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Successful Raised Bed Gardening

There are some soils in Texas that are so bad they shouldn't be talked about in public. Sending a sample of such soils for analysis would result in a conveyance of condolences and the recommendation for improvement would be to add everything but sand and rocks. If things are really bad, a "For Sale" sign is enclosed.

There are gardeners who do not have the luxury of being able to collect enough loose soil in their planting area to have it tested. These poor unfortunates have to call in explosives experts to till their gardens! They don't "dig up the garden" since rock doesn't dig. Then there are those growers who have to specialize in aquatic plant production because of the swamp-like conditions that exist in their garden. Some folks do not appreciate the opportunity of snorkeling for garden fresh produce!

How can problems such as rocky soil and poor drainage be overcome for optimum production? The answer is simple – you have to elevate the situation ? move up in life. You must rise above your problems. Leave the disastrous rock and water below. You must build a raised bed garden!

The advantages of raised or elevated planting beds are obvious. For example, there are no rocky encounters, it’s high?and?dry and the soil type has not been predetermined for you. Yet, there are some cautions.

First—consider the location. As with all gardens or planting beds, optimum production will only be realized in a full-sun situation. This means 8 to 10 hours of sun during the day. Shade during the evening hours will enhance summer production. Since a raised bed does involve considerable construction expenses, don't put your money in the wrong place—in the shade.

Once you have the ideal location you will want to choose the best possible filler. Remember, most gardeners build raised beds to get away from less?than?desirable soil situations. It would be foolish to not carefully choose the best possible soil. Many times, heavy soils will not drain properly and subsequently prevent optimum growth and production of plants when used in a raised bed situation. It is a good rule of thumb to consider raised bed gardens as large containers. Just as you should not use heavy, clay soils for potted plants, you should not use this type of soil for raised garden beds. A well?draining, organic rich soil that is free of weeds, weed?seed, roots and pathogens should be used.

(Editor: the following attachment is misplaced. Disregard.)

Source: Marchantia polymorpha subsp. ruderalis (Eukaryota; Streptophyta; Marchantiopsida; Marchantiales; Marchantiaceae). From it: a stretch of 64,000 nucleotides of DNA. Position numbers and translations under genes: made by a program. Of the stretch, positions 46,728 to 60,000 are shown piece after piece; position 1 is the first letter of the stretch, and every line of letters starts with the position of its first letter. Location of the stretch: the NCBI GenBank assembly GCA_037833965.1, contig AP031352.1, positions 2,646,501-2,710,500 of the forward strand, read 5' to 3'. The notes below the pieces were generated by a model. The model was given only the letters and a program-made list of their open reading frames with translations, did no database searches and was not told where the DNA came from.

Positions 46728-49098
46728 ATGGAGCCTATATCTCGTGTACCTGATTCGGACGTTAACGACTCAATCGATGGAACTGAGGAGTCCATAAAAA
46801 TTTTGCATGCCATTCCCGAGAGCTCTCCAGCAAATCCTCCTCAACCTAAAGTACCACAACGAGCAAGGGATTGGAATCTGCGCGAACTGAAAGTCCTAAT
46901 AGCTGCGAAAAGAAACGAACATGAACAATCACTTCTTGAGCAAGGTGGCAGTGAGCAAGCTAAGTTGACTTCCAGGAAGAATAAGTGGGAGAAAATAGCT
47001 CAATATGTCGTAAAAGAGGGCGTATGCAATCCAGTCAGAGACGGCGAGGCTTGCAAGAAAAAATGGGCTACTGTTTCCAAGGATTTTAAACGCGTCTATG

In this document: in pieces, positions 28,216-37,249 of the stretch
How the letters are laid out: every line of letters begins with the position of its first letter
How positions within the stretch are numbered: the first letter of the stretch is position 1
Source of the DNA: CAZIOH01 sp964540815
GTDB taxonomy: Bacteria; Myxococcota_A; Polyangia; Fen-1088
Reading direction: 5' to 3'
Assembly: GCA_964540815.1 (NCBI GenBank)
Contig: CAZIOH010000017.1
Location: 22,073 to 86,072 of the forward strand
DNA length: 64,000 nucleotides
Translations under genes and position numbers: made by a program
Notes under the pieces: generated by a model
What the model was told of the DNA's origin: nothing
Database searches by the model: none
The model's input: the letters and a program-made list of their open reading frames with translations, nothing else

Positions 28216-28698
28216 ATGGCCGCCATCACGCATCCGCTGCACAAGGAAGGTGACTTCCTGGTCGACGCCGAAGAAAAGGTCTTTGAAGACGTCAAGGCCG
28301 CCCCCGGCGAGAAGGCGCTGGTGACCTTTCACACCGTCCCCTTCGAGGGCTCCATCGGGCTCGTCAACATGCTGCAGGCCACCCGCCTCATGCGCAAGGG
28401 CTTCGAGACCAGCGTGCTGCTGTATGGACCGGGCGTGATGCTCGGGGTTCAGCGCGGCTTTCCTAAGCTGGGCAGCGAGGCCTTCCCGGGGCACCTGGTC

This may be easier said than done. If you cannot locate such a soil you may have to mix your own. Strive for one part washed sand, one part soil and one part organic material (compost, bark, peat moss). Another caution: “buyer beware!” Do not telephone your local soil dealer and ask for a loose, well?drained garden soil ? they all have what you need if you have the money. Many times the "sandy loam" that you buy can be used for either the garden or to make adobe bricks. Go out and examine the "garden soil" before it is dumped on your lawn. If it is not as organic or as sandy as it should be, the seller may be convinced to custom mix you a batch. Even if you have to pay a little extra, it will save you years of misery and disappointment. Also, you will find that front?end loaders available where soil mixes are sold are much faster and easier than a strong hand shovel and weak back!

Now that you’ve chosen the ideal site and found an appropriate soil mix, it is time to prepare the site. Remove from the area all rhizome?type grass (Johnson grass, bermuda, St. Augustine carpet grass, nut grass, etc.). Do not think for a minute that you can "cover it up" and kill it. Some of these grasses grow through concrete and will certainly penetrate and proliferate in your loose, fertile garden mix. Remove these grasses by digging them out or using chemical treatments. Chemical treatments used must be non?residual so that plant phytotoxicity will not occur after planting. The product which is safe for this procedure is glyphosate (Roundup, Kleanup, Doomsday, Weed and Grass Killer). Glyphosate is effective only against actively growing weeds and grasses. Glyphosate requires several weeks, depending on stage of growth and time of year, before the kill is complete.

Place a retaining wall around the area using railroad ties, treated lumber, tile, rocks or other suitable materials. Railroad ties have been used for many years to construct raised planting beds. Their popularity is due to a variety of reasons, but primarily for their low cost and desired "old and weathered look."